But it's all good. Norman Chesky called me like the next day and said, "I'm supposed to make a record with Olatunji next week, but he's sick and can't come in. Do you wanna make a record?" We went into this church in Chelsea with a huge ceiling and they just put a really nice mike there and make these great audiophile records. It came out and it has had this kind of slow buzz; people are just now discovering it.



Q. The problem is you never tour. I interviewed you circa "Spanish Rocket Ship" and you said you'd be coming to Chicago then, but you never did.


A. I like to be able to walk to work. Touring used to be the story of my life; there was a time when I was in the van with the Johansen band like 300 nights a year. But I'm gonna be coming out more. I'm in one of those in-between phases in my career; I don't know how far I'm gonna go with the Poindexter thing anymore.



Q. Any chance you'll make another rock album?


A. I may do one, but with this lineup I'm working with now. I haven't decided what I'm gonna do next. Norman wants to do another Harry Smiths record; I may do that and then make a record of original compositions. Brian and I have written a lot of really great songs to choose from.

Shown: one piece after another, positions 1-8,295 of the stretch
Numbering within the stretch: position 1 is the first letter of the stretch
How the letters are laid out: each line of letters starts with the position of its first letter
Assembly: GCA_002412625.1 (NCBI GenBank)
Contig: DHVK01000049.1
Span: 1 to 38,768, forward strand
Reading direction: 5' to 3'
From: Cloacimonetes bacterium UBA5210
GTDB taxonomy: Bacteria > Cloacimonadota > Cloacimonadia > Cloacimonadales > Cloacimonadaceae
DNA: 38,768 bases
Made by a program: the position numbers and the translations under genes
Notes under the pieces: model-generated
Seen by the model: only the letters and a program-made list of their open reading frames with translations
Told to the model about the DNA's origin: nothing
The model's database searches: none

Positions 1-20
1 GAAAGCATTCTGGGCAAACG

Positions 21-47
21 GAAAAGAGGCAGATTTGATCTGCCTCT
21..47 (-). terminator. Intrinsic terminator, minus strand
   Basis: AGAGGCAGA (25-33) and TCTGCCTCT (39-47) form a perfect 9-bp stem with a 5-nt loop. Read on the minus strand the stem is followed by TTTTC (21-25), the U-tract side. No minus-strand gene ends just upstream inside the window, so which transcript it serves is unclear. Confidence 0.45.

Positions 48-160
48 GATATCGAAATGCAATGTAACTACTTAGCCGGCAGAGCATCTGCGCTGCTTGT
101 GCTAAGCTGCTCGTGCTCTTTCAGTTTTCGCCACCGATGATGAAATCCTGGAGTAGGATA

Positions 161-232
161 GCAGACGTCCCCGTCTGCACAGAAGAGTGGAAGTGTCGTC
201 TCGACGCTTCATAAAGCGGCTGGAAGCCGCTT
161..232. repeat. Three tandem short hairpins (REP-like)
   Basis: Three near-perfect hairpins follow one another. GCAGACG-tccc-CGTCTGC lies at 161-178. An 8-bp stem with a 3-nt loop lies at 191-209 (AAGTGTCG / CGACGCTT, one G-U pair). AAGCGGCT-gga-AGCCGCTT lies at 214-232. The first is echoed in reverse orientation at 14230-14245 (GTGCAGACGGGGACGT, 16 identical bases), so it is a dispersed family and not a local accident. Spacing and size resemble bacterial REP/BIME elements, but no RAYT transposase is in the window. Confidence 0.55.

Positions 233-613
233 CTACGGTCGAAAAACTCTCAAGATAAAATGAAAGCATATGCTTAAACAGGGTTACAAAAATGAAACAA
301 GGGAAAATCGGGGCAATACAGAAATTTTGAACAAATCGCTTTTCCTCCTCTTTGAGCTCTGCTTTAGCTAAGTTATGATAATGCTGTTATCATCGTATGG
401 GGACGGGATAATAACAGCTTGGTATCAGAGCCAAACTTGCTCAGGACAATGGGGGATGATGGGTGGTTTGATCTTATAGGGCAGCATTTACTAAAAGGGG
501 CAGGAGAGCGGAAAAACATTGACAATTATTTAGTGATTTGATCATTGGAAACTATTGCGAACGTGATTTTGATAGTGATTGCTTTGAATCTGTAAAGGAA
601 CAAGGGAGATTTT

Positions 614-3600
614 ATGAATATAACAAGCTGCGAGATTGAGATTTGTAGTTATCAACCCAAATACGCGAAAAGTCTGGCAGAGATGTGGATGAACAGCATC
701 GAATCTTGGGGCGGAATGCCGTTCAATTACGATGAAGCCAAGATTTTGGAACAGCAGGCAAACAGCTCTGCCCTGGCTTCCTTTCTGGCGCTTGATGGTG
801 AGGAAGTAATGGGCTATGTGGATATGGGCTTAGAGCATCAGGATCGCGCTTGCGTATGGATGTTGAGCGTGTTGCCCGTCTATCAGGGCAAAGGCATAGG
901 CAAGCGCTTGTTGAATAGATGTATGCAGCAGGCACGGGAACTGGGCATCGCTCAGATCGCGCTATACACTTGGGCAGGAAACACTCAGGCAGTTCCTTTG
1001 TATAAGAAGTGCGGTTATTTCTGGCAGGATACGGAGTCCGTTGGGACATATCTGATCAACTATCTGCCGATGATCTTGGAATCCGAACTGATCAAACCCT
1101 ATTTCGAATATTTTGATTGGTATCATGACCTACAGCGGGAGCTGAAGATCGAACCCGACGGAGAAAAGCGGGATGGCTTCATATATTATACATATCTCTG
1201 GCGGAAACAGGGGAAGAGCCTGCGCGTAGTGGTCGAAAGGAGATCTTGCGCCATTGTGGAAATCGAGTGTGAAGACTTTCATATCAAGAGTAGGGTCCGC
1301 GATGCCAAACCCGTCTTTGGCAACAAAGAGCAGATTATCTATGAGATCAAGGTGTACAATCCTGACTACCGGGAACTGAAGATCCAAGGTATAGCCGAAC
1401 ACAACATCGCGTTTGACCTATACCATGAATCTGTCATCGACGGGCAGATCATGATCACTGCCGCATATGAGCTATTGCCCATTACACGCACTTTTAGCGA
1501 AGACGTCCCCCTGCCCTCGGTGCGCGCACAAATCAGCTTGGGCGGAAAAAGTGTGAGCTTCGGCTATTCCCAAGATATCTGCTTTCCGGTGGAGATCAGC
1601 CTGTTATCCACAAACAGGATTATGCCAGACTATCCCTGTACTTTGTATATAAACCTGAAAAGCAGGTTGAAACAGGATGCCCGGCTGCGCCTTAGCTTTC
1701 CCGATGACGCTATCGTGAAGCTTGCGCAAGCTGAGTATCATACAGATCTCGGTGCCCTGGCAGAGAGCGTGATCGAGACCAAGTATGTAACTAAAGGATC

Q. You're famous for being a voracious listener who can sing just about any song ever written. How do you differentiate between the Harry Smiths songs and the Buster Poindexter songs? Those would seem to be very different mind-sets.


A. Kind of, yeah. Buster is kind of like happy, ha-ha stuff, and the Harry Smith stuff is a bit more . . . what's the word I'm looking for? There's a lot more mortality to it. There's a gravity to the Harry Smith music. And I think I needed that in my artistic life, to kind of balance off what I had with the Buster stuff. This is not like an intellectual thing; the material is what does it to you. A lot of it has to do with being a good A & R person--if you pick a repertoire that's gonna take you there, you're gonna go there. I don't really plan out what I'm gonna do. It's less like being the engineer of a train than being a hobo that hitches a ride and sees where it's going.



Q. The New York Dolls were one of the bands that laid the groundwork for punk. This year, they were nominated for the Rock and Roll Hall of Fame, but they were passed over for induction. Do you care?


A. That whole music business thing--I don't really play that game. For me, what's wrong with popular music today is that it doesn't swing. The reason is that when you're making music for the love of the music and not really worrying about the results, then it's much more likely to swing, as opposed to putting together a band as if it's a corporation. You're either doing what you want or trying to give the people what they want. Whenever I've tried to give the people what I think they want, nobody's been happy. I haven't been happy, and the people couldn't care less. So a long time ago I just came to the conclusion that I have to do what I want to do, because then I'm free and I'm happy and I'm in the zone, so to speak.